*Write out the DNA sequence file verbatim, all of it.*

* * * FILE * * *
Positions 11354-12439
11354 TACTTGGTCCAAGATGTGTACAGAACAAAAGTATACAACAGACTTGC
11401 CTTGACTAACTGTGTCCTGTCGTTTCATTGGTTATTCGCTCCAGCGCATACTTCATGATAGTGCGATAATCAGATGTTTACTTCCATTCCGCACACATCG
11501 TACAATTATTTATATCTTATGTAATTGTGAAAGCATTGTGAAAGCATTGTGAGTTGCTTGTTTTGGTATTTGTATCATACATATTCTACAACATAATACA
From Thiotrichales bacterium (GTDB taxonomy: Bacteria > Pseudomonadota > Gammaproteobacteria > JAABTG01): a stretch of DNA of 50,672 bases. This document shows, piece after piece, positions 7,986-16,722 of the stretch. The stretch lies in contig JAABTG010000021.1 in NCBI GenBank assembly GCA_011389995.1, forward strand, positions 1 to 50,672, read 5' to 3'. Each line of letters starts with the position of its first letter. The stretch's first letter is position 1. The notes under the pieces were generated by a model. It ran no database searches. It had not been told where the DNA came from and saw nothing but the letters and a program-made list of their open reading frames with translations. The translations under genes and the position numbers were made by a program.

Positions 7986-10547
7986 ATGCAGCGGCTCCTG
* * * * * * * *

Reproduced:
Positions 11354-12439
11354 TACTTGGTCCAAGATGTGTACAGAACAAAAGTATACAACAGACTTGC
11401 CTTGACTAACTGTGTCCTGTCGTTTCATTGGTTATTCGCTCCAGCGCATACTTCATGATAGTGCGATAATCAGATGTTTACTTCCATTCCGCACACATCG
11501 TACAATTATTTATATCTTATGTAATTGTGAAAGCATTGTGAAAGCATTGTGAGTTGCTTGTTTTGGTATTTGTATCATACATATTCTACAACATAATACA
From Thiotrichales bacterium (GTDB taxonomy: Bacteria > Pseudomonadota > Gammaproteobacteria > JAABTG01): a stretch of DNA of 50,672 bases. This document shows, piece after piece, positions 7,986-16,722 of the stretch. The stretch lies in contig JAABTG010000021.1 in NCBI GenBank assembly GCA_011389995.1, forward strand, positions 1 to 50,672, read 5' to 3'. Each line of letters starts with the position of its first letter. The stretch's first letter is position 1. The notes under the pieces were generated by a model. It ran no database searches. It had not been told where the DNA came from and saw nothing but the letters and a program-made list of their open reading frames with translations. The translations under genes and the position numbers were made by a program.

Positions 7986-10547
7986 ATGCAGCGGCTCCTG